The Lorenzo Dow Turner Papers, spanning the years 1915-1973, comprise in excess of twenty-six cubic feet of material. The Papers are arranged in nine subseries: biographical material, correspondence, notes from Turner's student career, research files, index cards (3 x 5), publications, and sound recordings. The Papers document Turner's extensive educational training, his long teaching career first at Fisk University and then at Roosevelt University, his exhaustive linguistic research, and the revolutionary theories on black speech development in America that he pioneered. Of special interest are cassette tapes including copies of the original sound recordings made by Turner.
The nearly seven hundred audio discs and over one hundred twenty-five tape and wire recordings originally included in the Lorenzo Dow Turner papers were deposited in the Archives of Traditional Music at Indiana University, Bloomington in 1986. Many of the recordings are accompanied by a more detailed inventory than is provided with this finding aid. The vast majority of the sound recordings were made by Turner in the course of his research into the origins and development of the dialect known as Gullah that is spoken by the black population of the Georgia Sea Island. It was Turner's discovery that this dialect was not the result of the original slaves' attempt to understand and speak English but rather an evolutionary combination of various African languages. Cassette tape copies of the original recordings are stored with the rest of the papers at the Melville J. Herskovits Library of African Studies.
The biographical material fills approximately one and one-half boxes and includes diaries, clippings, program and lecture announcements, and several photographs. Turner compiled a fairly complete record of announcements of his public appearances, participation in professional meetings and non-professional community activities. In addition to the material in the first two boxes of the series, the flat storage container and the oversize folders contain clippings, certificates and other related materials, including copies of a newspaper for the black community that Turner edited in Baltimore in the 1920s.
The correspondence comprises seven and one-half boxes and spans the period 1923-1973. The bulk of the correspondence is professional and routine in nature. However, Turner used his correspondence to elaborate and defend his theories of black speech development in America. The correspondence also documents the career of a black academic from the 1920s to the 1960s. Turner took some pains to retain material highlighting his achievements as a professor and department chairman at Fisk and Roosevelt. The correspondence is arranged chronologically.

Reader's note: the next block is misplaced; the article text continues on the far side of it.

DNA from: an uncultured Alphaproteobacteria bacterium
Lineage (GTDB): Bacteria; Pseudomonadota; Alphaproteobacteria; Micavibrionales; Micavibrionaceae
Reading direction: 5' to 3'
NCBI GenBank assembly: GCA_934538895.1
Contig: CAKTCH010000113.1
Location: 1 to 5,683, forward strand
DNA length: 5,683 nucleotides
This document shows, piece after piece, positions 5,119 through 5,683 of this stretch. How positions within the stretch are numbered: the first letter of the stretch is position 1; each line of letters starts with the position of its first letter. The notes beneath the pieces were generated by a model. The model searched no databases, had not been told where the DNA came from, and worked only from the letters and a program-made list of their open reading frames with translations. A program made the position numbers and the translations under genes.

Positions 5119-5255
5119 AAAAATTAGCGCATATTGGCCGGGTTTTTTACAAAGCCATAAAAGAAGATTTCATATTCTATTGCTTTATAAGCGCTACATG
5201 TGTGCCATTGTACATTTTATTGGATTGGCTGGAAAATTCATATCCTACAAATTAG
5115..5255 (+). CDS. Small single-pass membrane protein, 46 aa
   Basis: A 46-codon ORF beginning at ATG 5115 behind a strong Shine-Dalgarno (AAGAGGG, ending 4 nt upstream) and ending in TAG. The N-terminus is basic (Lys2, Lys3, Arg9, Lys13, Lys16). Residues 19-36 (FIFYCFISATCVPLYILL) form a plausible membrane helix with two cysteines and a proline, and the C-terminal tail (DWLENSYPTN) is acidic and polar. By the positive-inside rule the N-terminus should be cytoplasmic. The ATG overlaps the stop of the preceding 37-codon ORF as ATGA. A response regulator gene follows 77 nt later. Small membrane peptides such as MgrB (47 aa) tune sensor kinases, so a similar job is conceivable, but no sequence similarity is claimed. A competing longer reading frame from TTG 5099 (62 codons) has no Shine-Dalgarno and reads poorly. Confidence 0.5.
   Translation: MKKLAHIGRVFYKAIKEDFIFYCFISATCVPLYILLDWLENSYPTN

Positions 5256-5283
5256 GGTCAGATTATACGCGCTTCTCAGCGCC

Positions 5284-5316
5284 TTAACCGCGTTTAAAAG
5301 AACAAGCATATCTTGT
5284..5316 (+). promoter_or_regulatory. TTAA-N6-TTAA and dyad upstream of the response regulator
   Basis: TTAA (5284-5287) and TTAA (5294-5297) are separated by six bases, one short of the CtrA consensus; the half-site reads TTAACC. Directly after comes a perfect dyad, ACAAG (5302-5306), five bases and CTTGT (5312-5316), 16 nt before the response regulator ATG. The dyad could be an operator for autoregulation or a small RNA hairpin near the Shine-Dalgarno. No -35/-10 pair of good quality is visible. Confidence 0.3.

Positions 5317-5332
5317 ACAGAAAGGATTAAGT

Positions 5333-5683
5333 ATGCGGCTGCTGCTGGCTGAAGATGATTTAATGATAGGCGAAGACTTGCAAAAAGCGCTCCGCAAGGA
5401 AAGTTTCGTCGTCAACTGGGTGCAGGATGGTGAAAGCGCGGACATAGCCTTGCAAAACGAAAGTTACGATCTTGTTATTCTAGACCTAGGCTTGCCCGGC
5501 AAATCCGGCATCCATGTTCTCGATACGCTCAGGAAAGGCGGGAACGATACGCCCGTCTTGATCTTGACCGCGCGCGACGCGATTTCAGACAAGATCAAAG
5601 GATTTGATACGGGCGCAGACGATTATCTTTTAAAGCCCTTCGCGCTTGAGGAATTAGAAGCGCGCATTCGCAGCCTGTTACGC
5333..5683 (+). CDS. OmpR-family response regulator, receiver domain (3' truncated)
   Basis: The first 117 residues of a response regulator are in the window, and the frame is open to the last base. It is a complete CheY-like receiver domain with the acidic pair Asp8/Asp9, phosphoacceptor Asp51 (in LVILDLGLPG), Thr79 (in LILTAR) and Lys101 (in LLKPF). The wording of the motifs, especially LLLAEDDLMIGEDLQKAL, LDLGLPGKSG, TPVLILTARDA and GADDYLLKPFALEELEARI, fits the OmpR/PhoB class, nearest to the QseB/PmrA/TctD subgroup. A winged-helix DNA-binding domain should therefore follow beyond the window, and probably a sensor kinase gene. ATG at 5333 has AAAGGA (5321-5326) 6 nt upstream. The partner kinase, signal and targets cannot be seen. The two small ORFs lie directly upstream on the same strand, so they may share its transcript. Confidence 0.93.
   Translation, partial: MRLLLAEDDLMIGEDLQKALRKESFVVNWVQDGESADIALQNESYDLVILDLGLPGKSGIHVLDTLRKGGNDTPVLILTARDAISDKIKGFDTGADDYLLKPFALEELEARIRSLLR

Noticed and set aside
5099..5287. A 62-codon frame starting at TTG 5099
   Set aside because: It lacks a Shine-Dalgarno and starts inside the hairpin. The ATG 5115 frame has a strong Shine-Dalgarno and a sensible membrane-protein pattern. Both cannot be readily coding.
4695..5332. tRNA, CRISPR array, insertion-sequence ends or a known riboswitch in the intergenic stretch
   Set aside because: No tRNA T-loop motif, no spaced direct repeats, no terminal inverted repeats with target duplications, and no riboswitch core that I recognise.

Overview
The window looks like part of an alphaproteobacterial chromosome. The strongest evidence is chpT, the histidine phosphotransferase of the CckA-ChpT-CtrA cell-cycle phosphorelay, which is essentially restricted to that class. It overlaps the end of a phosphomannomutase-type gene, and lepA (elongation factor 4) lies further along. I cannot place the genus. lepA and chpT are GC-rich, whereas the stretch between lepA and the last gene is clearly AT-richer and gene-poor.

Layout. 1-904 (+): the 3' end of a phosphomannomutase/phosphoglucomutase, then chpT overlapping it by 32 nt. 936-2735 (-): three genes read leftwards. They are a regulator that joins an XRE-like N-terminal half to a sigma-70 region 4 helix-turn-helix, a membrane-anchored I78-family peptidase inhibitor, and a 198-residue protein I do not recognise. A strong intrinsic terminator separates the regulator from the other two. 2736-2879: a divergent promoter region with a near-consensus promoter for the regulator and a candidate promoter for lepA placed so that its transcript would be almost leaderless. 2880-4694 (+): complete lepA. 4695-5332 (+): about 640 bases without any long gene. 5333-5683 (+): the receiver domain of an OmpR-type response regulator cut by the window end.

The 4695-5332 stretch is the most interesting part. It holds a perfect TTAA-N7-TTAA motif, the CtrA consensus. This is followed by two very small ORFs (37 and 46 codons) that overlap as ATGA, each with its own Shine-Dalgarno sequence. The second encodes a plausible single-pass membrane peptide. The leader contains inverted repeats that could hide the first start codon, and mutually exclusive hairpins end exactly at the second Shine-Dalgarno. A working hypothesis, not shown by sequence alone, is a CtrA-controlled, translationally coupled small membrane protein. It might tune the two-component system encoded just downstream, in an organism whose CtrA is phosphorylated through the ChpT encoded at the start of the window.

The student files cover Turner's undergraduate career at Howard University and various graduate and post-graduate studies at Harvard, the University of Chicago, and various European universities. Turner's teaching files and the student papers and reports document his career as a professor of English and a specialist in linguistics. The files pertain chiefly to his two principle appointments at Fisk University and Roosevelt University. Some of the files refer to specific courses but much of the material is general information, topically arranged, from which Turner could develop his lectures. Of some interest are the files pertaining to Turner's involvement in the development of early Peace Corps programs in Africa. He also served as the Peace Corps faculty coordinator at Roosevelt. Also included are materials concerning various visiting professorships held by Turner. Two boxes of student papers are arranged chronologically and three boxes are arranged alphabetically by author. Both undergraduate and graduate papers are included. The remaining twenty-six boxes and the bulk of the audio recordings pertain to Turner's research and publications.
The Papers reflect Turner's intense and comprehensive exploration of the culture and languages of several African tribes; including the Krio, Twi, and Yoruba. In addition, he studied the evolution of blacks taken to South America and placed in a culture considerably different from that of North America. The Papers also include the bulk of Turner's research on Gullah. This includes extensive field interviewing. In addition, the Papers document Turner's wide-ranging comparative analysis between the physical patterns of speech of the Sea Island residents and those of their African antecedents. The research files, publication, index cards and audio recordings should be consulted as a body.